Inside Espanola’s biggest employer, Domtar Pulp and Paper Mill, sits a piece of history.   

It's a map, painted on one of the walls by a prisoner of war who was held there during World War II.

The name isn't fancy, but the story behind it is full of history.

It's called the "Map Room" and it's located in an enclosed area at the Domtar Pulp and Paper Mill, about an hour west of Sudbury.

"So the map was done to scale, you can see the scale here." said Sarah Lachance of Domtar.

According to former Espanola Historical Society President Tim Gallagher, the map was created by a man that was a navigator in the German Luftwaffe. The POW was also said to be a geography teacher and cartographer in civilian life.

"Espanola Pulp and Paper Mill was abandoned because of lack of work at the time, so it was used as a holding place for captured prisoners of war, which were brought back from Great Britain." said Gallagher.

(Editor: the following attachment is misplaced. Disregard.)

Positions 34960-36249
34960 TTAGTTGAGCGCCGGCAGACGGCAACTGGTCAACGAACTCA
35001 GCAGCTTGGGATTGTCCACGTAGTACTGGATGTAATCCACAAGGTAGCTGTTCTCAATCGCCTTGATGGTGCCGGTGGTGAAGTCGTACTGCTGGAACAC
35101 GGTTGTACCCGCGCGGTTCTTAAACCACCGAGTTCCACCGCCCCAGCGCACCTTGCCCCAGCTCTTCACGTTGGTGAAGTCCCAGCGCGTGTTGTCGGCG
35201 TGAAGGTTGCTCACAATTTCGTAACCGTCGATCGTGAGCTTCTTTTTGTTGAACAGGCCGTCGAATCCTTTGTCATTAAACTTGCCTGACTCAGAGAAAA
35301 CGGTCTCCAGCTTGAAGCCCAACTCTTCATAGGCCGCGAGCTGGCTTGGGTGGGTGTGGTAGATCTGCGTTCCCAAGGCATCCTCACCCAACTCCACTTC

Lachance says the flags on the painting show that the POWs used to track the progress in the war.

The map is detailed and for current workers, it's a fascinating part of the building's lore.

"For new hires and for anyone coming in interviewing, if they are going on tour, this is definitely a stop we take them in. We are proud of our heritage here." said Lachance.

One of the past mill managers built a room around the map and on the walls, there's a snapshot of what the town looked like from 1940 to 1943.

"Now it is cordoned off, so no damage can be done to it. It’s a lasting preserving memory of the days of the prisoner of war camp." said Gallagher.

Gallagher says he has met some of the POWs in Espanola and also visited them in Europe.  These days, he keeps in touch with some of their children.